But a little while ago, I was at a Burlington Coat Factory, and the cashier was someone who I made some judgments about (shame on me, I know). We ended up getting into a conversation, and it was the nicest treat. She was a real doll, she just expressed herself and held herself in a way that was very foreign to me, but once we started talking, it was so easy to see the similarities. I try to remember that interaction whenever I sense my own walls going up.
LOVE this! I’m a habitual people watcher and am constantly amazed at how much life goes on around me. This post reminded me of my son and how he would have behaved with that little boy. Sometimes I think kids don’t really see the differences like we grown-ups do. They just see another kid.
I really loved this. The assumptions and how to deal with differences and learning how to speak in ways that are “right.” It’s all so hard. I want to protect my kids so hard, and I know that life is just going to come at them with life. Great way of putting this.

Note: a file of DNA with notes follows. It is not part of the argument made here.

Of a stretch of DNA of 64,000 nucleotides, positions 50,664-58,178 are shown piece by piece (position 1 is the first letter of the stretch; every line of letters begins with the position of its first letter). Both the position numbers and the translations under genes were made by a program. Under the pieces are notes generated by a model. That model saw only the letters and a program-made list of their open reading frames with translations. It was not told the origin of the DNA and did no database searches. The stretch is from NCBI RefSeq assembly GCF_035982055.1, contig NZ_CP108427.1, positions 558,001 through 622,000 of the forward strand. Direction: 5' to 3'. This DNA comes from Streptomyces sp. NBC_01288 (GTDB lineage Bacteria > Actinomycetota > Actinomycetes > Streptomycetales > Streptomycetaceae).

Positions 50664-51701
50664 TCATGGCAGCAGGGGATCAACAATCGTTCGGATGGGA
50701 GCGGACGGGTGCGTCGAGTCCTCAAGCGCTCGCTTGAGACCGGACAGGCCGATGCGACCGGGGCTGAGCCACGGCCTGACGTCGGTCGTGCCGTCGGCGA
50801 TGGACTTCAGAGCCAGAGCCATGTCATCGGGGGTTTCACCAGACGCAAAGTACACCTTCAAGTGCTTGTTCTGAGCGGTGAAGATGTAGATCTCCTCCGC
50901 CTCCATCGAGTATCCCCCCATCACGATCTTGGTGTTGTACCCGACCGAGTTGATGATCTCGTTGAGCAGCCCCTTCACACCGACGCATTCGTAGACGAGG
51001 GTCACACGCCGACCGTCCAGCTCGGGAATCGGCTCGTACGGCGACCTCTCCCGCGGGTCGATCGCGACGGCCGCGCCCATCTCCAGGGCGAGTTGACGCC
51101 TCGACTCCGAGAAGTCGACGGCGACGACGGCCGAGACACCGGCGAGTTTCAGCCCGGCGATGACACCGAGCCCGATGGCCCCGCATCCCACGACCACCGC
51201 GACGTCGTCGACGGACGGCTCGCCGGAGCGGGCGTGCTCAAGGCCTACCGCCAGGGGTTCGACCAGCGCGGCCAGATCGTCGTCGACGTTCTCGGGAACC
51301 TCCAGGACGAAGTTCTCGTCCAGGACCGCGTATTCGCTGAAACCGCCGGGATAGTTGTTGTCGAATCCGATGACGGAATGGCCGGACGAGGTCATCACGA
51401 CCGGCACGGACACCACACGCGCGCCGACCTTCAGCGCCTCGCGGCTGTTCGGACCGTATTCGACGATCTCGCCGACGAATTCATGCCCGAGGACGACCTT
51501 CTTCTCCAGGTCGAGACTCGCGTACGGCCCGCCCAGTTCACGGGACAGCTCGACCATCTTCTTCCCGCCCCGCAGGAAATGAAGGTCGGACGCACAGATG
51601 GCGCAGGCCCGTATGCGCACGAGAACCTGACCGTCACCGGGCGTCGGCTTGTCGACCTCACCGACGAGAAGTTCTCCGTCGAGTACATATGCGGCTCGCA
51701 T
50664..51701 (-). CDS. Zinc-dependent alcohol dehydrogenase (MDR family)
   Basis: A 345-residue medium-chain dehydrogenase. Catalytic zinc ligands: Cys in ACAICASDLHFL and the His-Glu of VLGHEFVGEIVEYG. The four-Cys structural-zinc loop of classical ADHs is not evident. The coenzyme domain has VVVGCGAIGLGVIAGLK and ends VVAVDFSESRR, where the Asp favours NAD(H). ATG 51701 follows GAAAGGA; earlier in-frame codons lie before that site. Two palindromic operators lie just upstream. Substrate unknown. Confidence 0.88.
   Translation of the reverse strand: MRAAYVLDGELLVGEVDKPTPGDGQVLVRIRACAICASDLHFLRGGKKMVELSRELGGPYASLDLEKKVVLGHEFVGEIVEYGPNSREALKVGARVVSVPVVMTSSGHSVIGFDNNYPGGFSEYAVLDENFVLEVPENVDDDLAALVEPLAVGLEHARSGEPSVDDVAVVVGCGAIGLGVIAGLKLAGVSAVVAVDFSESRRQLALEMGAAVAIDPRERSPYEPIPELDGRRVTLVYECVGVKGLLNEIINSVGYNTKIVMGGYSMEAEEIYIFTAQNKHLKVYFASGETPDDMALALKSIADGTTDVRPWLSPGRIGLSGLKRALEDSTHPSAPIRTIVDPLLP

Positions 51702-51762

I love your message and ideas, yet am so sad for Mason. Such a shame that Jesse’s mom heard what she expected to hear, but didn’t listen to what Mason was seemingly trying to say.
Great piece Renee, I could feel that moment, all the joy and the pain. I agree with Betsy and several other comments, parents have to butt out and let the kids do their thing, that’s how they learn. Sometimes kids say things that hurt when they don’t mean to, but sometimes the casual way they deal with things, that parents worry about, are the best. I think we can learn from them. My kids say that all sorts of strangers talk to me and tell me the darnedest things, I’m a magnet, maybe it’s cause I enjoy hearing the stories. Lately though, I find myself blurting out the wrong thing (I was always so sensitive) more often now so I’m a bit less gregarious, think it’s the menopausal mind mash.